Principle 3: Non-therapeutic uses of germline editing may be permissible.
Even among those who are in favour of germline editing, it is often claimed that such use should be limited exclusively to the ‘therapeutic’ in the form of preventing genetic diseases. This, it is said
, makes it different from genetic ‘enhancement’ in the form of germline edits that are not done for the purpose of healing people, but benefiting them. An example of genetic enhancement would be an edit which made a child have a high IQ or greater athletic ability.
These are often viewed as morally reprehensible because they are reminiscent of the state-sponsored eugenics programmes
of early 20th century Britain, America and Nazi Germany.
It is important to note that state-enforced eugenic regimes used coercive means that violated procreative freedom. But individual uses of germline editing technologies promote procreative freedom by leaving their application up to individual choice.
Principle 4: Respect parents’ reproductive autonomy.
The choice to use safe and effective germline editing should be made by individual prospective parents because this choice is part of the parents’ right to make decisions concerning reproduction. The freedom to use new reproductive technologies like germline editing is one which falls under the protection of section 12(2)(a) of South Africa’s Constitution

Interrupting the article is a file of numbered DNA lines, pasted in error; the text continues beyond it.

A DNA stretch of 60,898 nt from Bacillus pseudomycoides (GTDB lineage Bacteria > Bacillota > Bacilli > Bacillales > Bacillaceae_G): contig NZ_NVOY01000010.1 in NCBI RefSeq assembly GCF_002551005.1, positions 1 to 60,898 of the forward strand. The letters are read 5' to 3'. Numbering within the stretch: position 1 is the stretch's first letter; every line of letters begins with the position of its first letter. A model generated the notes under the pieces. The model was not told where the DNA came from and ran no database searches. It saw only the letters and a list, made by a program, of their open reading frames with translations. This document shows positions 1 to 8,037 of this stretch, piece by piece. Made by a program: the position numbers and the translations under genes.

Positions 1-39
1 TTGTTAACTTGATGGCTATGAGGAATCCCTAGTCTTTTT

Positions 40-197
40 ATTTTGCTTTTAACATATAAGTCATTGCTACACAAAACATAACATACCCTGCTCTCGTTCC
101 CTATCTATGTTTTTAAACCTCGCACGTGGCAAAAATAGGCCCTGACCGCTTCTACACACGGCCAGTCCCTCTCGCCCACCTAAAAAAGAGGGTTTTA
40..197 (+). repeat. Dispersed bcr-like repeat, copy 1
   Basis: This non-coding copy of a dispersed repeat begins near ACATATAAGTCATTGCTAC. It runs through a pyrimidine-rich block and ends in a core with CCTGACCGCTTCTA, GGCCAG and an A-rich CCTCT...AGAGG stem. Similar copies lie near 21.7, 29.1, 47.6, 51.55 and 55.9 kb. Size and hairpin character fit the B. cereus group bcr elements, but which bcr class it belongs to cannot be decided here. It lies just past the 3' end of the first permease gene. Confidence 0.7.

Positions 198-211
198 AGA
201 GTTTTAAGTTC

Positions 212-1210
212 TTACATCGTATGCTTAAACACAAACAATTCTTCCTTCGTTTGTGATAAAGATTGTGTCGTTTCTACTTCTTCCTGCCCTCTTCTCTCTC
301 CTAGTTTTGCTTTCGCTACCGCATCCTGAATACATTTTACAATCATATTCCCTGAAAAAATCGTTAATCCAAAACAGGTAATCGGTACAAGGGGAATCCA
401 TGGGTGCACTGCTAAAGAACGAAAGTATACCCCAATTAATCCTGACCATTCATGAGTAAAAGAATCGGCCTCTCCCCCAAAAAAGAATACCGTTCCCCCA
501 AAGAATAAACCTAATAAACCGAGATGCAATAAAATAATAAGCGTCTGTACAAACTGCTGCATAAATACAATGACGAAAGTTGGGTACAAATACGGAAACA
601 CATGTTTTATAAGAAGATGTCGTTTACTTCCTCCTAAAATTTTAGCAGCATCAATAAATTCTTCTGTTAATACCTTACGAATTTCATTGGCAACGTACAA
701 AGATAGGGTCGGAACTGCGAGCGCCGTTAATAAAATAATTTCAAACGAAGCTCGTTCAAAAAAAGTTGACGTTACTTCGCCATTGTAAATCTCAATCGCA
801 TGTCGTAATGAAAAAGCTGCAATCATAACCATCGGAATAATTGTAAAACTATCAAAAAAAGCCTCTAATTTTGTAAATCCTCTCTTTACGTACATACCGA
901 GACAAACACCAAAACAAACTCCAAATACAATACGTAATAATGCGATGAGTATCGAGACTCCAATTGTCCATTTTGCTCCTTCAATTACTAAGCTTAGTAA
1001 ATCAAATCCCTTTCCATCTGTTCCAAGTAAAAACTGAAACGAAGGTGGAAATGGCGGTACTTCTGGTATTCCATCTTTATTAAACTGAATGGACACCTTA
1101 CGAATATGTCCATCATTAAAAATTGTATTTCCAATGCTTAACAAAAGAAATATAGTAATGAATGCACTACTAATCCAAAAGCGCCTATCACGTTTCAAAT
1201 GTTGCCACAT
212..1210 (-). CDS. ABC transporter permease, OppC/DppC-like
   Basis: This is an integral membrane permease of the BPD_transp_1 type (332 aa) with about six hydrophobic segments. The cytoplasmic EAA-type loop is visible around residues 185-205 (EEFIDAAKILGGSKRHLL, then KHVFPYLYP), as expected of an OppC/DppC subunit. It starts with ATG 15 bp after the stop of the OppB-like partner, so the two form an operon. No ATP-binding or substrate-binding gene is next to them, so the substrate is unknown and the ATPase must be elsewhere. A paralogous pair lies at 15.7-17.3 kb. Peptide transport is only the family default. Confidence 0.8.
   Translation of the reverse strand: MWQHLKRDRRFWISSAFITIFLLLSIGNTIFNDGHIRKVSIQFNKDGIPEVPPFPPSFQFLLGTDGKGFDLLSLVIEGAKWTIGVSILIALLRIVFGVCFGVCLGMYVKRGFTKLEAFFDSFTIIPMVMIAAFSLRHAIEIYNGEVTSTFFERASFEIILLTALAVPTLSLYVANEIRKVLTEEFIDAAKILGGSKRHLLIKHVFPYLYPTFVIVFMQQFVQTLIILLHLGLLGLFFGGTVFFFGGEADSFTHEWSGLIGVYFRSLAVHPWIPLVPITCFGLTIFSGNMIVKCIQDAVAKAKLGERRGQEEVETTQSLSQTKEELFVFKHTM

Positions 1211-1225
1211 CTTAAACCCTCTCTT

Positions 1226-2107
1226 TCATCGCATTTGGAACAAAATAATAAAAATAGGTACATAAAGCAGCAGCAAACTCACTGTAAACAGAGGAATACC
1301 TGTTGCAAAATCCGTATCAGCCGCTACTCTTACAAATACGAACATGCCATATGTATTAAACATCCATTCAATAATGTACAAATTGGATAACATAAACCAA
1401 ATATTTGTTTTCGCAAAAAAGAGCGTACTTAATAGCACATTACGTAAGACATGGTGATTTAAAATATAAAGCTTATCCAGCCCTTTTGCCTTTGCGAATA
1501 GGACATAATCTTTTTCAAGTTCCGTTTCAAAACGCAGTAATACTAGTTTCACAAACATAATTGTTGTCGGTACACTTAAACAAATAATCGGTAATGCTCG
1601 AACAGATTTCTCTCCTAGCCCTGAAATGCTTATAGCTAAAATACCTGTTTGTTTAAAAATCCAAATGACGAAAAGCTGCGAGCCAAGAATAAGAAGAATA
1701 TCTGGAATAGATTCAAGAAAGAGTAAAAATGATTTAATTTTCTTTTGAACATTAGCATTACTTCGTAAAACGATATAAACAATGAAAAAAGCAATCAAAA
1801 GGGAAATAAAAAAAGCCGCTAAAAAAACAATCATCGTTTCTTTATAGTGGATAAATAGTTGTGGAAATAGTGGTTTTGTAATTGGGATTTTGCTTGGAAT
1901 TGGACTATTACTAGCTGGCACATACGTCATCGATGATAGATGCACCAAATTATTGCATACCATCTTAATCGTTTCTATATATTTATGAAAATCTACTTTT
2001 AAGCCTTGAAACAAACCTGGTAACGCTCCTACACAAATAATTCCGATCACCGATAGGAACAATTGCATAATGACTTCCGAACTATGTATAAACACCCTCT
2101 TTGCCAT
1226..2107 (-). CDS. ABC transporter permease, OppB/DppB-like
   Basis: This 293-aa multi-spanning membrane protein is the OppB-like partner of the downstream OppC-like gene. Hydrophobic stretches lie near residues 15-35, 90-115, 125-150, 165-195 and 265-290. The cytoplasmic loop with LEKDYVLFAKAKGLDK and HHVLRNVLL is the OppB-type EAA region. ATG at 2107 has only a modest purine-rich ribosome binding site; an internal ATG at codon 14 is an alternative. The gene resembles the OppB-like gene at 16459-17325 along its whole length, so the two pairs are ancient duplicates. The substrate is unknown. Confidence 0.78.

Principle 5: Promote the achievement of equality of access.
New technology may only be accessible to the rich, worsening existing inequalities in society – particularly in societies like South Africa given the wide gap between the rich and poor
, and the lack of access to healthcare
for the underprivileged. However, the possibility of inequality cannot be a reason to suppress the technology. Instead it should be a reason for measures to be taken that promote access for the underprivileged.
This article is republished from The Conversation
under a Creative Commons license. Read the original article